The FHC girls wrestling team prides itself on growing through physical and mental pain

The FHC girls wrestling team prides itself on growing through physical and mental pain

While most kids were getting ready to take a nap after a long day of school last winter, sophomore Ashley Schenck was getting beat up by her older sister, Sarah.

“To this day, I have yet to face a more daunting or challenging opponent,” Ashley said. “Even though she was lighter than me, her strength and experience challenged me and helped me advance. She was unrelenting, but like her sister, I refused to give in.”

Sarah, who earned all-state honors all three years she wrestled for FHC, was the perfect role model for a much-younger Ashley. Hearing about successful people is one thing, but being able to sit next to that person at dinner every night is another thing in itself. 

“I decided to join in eighth grade after seeing both of my sisters join and love it,” Ashley said. “Seeing my sisters having a great time and grinding every day helped inspire me to join.”

Like Ashley, another integral member of the girls wrestling team, senior Remmie Gavle, became attached to the sport after watching “pioneers” such as Rachel and Hannah Becker take command of the wrestling room with their curiosity and legendary courage.

“Hannah Becker and Rachel Schenck—along with all of the other pioneers of wrestling at FHC—definitely inspired me to join and continue wrestling,” Remmie said. Their strength and bravery have paved the way for all of the girls that have been and will be on the wrestling team, and they have truly shown us what it means to be a Ranger.

As Remmie began to devote her winters to wrestling, she started to see the effects of what some might view as “extreme” methods of training. Whether that training looked like hill sprints in ten-degree weather or grueling practices, the times that Remmie wanted to give up instilled mental fortitude in her that the average teenager does not possess. All of those sweaty and uncomfortable training sessions and practices didn’t just develop Remmie as a wrestler but also as a human being.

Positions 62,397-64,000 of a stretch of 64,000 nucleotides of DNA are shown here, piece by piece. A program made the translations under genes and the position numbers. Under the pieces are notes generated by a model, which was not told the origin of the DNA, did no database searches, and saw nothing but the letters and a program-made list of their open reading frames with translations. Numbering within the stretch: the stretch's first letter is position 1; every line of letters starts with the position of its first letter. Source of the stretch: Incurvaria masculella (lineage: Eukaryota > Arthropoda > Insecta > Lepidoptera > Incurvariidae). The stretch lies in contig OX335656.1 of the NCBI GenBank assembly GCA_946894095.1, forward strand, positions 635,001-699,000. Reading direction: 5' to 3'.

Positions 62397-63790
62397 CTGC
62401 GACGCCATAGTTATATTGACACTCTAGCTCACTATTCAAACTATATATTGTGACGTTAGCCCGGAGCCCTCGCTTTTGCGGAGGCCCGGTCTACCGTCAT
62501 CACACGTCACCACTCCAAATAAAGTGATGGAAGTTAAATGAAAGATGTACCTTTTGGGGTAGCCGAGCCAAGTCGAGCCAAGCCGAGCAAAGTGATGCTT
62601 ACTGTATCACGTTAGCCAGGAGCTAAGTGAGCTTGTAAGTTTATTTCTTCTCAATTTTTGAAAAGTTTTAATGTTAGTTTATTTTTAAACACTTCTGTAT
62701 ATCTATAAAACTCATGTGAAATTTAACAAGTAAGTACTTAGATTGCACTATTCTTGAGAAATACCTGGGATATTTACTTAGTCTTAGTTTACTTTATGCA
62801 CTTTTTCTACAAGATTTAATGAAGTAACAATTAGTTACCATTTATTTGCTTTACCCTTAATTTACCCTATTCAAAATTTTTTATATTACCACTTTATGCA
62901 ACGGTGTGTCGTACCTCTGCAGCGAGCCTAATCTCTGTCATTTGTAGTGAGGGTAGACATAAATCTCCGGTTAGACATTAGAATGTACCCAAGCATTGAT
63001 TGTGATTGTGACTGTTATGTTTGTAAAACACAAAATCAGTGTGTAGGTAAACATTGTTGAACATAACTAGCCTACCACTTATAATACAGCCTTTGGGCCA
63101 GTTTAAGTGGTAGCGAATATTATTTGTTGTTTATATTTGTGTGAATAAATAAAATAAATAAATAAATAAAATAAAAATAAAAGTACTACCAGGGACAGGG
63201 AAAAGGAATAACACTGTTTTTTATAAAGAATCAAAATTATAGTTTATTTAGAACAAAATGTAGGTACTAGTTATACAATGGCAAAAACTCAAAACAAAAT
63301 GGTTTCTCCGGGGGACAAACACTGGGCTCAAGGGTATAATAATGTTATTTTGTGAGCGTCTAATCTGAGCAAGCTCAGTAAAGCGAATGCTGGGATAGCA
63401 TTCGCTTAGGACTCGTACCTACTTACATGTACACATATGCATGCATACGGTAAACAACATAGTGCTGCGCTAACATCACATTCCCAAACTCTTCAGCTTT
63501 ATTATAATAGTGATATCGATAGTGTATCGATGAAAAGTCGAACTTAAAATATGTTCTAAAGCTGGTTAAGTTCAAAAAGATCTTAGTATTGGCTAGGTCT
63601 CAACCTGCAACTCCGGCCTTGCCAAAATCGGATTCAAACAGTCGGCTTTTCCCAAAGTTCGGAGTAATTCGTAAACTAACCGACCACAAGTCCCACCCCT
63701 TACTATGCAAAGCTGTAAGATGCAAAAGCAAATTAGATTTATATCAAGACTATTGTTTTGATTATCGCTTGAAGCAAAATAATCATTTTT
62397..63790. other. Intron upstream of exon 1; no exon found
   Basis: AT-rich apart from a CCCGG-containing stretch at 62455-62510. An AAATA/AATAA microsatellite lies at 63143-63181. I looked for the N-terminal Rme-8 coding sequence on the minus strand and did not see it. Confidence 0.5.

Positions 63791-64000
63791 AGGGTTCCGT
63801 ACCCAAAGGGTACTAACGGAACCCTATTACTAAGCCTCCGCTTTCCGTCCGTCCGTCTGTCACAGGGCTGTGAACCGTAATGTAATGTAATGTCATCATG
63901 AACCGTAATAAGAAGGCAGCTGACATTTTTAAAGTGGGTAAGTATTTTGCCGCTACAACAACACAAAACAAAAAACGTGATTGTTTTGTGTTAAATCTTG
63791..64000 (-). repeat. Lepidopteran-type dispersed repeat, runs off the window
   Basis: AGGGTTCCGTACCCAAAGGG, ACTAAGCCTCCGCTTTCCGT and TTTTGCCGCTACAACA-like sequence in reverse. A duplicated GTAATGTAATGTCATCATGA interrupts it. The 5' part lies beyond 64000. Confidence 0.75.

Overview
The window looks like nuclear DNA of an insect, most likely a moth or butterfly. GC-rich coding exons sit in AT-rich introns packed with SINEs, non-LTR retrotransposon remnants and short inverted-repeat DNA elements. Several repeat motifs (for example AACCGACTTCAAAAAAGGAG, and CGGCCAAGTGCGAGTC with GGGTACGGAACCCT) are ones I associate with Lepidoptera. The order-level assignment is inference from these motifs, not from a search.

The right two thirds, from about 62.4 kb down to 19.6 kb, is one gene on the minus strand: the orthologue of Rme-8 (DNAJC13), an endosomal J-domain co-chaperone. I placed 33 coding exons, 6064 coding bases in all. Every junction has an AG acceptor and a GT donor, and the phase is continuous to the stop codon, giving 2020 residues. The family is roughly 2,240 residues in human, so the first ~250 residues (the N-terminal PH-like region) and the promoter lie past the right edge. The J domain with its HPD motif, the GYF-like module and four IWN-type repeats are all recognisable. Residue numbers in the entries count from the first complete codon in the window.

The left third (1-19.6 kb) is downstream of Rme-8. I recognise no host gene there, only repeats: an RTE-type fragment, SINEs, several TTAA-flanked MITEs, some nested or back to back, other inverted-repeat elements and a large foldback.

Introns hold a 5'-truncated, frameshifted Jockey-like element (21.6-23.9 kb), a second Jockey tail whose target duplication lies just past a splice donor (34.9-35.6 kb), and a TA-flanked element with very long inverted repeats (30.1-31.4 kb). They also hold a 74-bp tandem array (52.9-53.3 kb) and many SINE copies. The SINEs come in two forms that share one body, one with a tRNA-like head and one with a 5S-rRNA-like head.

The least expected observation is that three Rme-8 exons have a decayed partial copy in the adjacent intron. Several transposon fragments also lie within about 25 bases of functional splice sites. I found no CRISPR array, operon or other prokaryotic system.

“Since I joined wrestling my sophomore year, I have grown so much mentally,” Remmie said. “Through this sport, mental and physical toughness has been instilled so deeply in me to the point where they both translate into my daily life without me even realizing it.”

Although wrestling is deemed an exhausting sport, it’s much more than just that; it’s an inclusive, tight-knit community. Both Remmie and Ashley have learned to cherish the FHC wrestling community and build relationships with coaches who care more about developing them into strong women than what happens on the mat.

I owe all of my success in wrestling to the coaches in the room; every single day, they dedicate their time and effort to each and every wrestler on the mat,” Remmie said. “Coach Kacher, coach Anderson, and coach Big Dan have all improved not only my wrestling skills but also my ability to be a good person.”

For Ashley, the wrestling room next year will have a few unfamiliar faces. Ashley’s lone teammate this season, Remmie, will be at college next year, leaving a void in the room that will have to be filled by Ashley herself. Before Ashley returns next year, though, she has unfinished business at the state finals meet. Last season, the scrappy freshman placed eighth in a loaded class of wrestlers. Now, after a fourth-place finish at regionals last Sunday, Ashley is right back where she was at this time last year. Her state-finals push starts on March 4 and runs until the fifth.

“I felt so much relief when I punched my ticket to states last weekend because I really wanted to qualify for states since I placed eighth last year,” Ashley said. “I certainly didn’t want to do worse after another year of practice. I saw a great deal of skill at sectionals, and I feel very fortunate to return to states again next week.”